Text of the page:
Lord Tony Hall has announced that he is to end his seven-year reign as Director-General of the BBC, and he leaves the organisation is an awkward state. He initially took the job in April 2013, and was a safe pair of hands that helped steer the Corporation through the Jimmy Savile abuse scandal and the Lord McAlpine disaster (in which the peer was incorrectly accused of being a sexual abuser). However, he leaves an organisation surrounded by negative press, declining viewing figures and questions about its very future. Here’s a look at some of the challenges the next Director-General must contend with if the BBC is to survive the new decade.
The BBC has always faced accusations of bias and political leanings, but the scale has increased significantly after the 2016 Brexit vote and the two General Elections that followed. Worse for the Corporation, some of its former staff are now coming out against it. John Humphreys, the former host of the Today programme, attacked the BBC’s “liberal bias” days after his retirement. He said that the BBC’s bosses were devastated when the Leave campaign won, saying: “I’m not sure the BBC as a whole ever quite had a real grasp of what was going on in Europe, or of what people in this country thought about it.” Several senior journalists admitted they had no suspicion that Leave would win and that they didn’t know anyone who had voted Leave, with the BBC being chastised several times for existing within a ‘London bubble.’
The BBC has always faced accusations of bias and political leanings, but the scale has increased significantly after the 2016 Brexit vote and the two General Elections that followed
Former BBC journalist Robin Aitken, in response to Hall’s resignation, thought that bias was the major failure of the DG’s tenure. He wrote: “Brexit is the issue that everyone talks about in this context [bias] but it is by no means the only one; from Trump, to climate change, to transgenderism, the BBC has nailed its colours firmly to the liberal mast.” However, these accusations are not just coming from the political Right – in 2016, former chair of the BBC Trust Sir Michael Lyons said that the BBC was bowing to pressure over Jeremy Corbyn. He claimed there had been “some quite extraordinary attacks on the elected leader of the Labour party,” and critics have cited many examples of alleged anti-Corbyn bias.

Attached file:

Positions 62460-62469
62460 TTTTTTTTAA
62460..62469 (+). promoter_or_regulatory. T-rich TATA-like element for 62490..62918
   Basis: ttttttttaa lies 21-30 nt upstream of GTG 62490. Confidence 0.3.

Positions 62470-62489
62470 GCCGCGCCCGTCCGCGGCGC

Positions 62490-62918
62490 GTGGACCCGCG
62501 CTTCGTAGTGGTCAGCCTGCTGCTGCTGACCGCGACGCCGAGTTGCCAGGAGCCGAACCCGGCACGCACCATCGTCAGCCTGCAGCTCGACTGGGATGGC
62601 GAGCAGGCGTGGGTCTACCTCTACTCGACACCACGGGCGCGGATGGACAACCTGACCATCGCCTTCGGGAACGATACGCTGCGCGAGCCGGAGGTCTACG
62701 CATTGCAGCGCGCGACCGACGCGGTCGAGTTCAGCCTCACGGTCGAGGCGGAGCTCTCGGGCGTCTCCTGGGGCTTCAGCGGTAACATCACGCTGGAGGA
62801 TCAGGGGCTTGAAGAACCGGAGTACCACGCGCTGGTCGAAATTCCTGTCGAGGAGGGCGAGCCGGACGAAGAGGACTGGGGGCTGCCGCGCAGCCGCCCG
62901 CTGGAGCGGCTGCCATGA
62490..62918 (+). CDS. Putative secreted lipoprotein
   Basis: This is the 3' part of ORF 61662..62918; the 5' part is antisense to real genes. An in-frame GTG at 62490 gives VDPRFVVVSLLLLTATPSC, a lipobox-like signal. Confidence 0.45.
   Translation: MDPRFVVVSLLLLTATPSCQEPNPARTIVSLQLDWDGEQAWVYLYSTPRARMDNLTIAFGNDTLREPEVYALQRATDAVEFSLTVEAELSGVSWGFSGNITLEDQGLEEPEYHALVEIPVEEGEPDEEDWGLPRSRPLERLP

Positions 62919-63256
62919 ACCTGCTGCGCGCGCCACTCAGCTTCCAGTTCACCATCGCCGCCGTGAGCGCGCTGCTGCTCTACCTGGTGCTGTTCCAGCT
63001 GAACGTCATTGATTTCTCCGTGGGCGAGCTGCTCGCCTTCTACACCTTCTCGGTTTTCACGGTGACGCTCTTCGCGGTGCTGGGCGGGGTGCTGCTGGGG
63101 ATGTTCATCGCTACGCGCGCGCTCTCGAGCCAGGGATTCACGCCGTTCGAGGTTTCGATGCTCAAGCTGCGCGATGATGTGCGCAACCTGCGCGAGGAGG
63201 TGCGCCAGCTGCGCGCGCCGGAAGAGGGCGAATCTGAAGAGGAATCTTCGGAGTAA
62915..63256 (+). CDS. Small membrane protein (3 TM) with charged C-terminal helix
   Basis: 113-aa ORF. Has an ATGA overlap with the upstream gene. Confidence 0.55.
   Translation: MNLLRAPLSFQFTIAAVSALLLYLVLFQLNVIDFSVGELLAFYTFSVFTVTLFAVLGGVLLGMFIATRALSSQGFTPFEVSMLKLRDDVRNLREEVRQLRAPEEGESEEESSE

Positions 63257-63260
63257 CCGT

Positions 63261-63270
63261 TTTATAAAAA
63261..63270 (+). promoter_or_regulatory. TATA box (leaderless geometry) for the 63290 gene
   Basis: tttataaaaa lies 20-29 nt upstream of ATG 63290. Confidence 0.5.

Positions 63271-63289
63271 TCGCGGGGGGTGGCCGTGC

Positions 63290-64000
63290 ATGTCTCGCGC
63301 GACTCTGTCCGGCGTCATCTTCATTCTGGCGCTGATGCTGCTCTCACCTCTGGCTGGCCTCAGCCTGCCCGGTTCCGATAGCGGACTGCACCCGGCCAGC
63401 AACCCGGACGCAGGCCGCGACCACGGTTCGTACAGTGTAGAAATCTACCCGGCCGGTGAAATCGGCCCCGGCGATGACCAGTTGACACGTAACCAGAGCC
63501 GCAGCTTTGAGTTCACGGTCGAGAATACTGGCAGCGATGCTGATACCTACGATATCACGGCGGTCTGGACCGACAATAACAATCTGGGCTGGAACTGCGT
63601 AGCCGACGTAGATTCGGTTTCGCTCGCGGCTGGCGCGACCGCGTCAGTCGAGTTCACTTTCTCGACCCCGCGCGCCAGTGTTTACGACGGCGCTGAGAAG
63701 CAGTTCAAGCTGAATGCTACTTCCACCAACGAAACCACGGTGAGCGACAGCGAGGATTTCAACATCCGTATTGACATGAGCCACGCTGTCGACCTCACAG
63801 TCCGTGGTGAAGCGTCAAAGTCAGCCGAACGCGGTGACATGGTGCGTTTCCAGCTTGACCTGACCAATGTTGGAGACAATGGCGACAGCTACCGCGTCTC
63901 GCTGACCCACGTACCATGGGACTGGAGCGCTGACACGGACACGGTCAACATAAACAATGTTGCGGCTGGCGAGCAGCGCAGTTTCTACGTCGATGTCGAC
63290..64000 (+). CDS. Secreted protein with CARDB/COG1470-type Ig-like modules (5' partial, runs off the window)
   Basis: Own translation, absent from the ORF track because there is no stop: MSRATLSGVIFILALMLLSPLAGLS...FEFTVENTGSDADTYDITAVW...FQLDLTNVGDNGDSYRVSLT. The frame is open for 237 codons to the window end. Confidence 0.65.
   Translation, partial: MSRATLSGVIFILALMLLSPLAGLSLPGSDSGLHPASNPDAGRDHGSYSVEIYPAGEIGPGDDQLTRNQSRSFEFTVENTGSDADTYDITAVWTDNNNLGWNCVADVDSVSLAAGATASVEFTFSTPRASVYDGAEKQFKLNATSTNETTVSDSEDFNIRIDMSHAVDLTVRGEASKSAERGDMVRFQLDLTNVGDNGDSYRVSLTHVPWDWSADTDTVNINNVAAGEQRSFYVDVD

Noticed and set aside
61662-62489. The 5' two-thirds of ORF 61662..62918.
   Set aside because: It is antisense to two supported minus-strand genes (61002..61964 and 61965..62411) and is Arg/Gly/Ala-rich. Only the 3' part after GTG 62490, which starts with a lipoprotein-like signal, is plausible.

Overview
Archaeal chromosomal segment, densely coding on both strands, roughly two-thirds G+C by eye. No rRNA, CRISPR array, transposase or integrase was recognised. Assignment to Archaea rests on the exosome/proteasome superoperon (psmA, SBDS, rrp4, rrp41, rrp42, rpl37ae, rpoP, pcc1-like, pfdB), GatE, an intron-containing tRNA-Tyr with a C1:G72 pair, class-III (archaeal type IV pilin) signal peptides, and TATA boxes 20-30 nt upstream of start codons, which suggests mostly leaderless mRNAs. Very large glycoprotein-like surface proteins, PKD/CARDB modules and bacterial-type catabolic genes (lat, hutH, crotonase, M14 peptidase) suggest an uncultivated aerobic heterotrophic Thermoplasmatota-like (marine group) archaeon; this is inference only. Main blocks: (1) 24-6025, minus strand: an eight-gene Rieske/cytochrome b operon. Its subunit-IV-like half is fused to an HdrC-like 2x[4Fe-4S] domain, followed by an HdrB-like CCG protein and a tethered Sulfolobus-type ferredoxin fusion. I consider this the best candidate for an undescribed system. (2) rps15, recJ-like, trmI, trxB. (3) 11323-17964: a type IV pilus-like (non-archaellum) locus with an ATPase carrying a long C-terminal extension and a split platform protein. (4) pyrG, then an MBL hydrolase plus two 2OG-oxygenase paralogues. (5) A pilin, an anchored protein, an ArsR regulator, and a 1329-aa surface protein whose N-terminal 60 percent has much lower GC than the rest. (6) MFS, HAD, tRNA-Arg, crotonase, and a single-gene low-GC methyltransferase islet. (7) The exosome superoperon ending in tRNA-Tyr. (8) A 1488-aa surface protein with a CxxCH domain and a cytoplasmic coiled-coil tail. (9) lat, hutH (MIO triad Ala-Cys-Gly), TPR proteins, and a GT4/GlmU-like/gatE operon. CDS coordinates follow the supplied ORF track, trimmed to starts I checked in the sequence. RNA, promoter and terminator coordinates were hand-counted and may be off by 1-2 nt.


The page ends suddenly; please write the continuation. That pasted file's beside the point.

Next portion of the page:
Although the ‘complaints from both sides’ excuse is normally used by the BBC as proof that it is succeeding in its mission of impartiality, the general public do not seem to agree. According to a poll from December 2019, 64% of people think that the BBC is ‘greatly’ or ‘somewhat biased’, particularly over its coverage of Brexit. 72% of Leave voters and 59% of Remain voters think that the BBC is politically biased – more generally, a poll from last March found that among UK citizens, regardless of their own ideological affiliation, 60% of people think that “organisations like the BBC seem in favour of remaining in the EU and have not provided an impartial view of Brexit”. This has led to a lack of trust in the Corporation – for the first time ever, less than half of Britons trust BBC journalists to be honest and impartial.
Although the ‘complaints from both sides’ excuse is normally used by the BBC as proof that it is succeeding in its mission of impartiality, the general public do not seem to agree
This issue has been compounded by a series of high-profile incidents that have negatively impacted perception of the BBC. In 2014, the BBC broadcasted footage of a police raid on the house of Sir Cliff Richard – Sir Cliff claimed it was a serious breach of privacy, and the BBC was eventually forced to pay damages. It was also criticised as racist for upholding a complaint about Naga Munchetty for breaking BBC guidelines by implying that President Donald Trump was racist. It was then accused of being weak-willed by BBC critics when they reversed the decision five days later.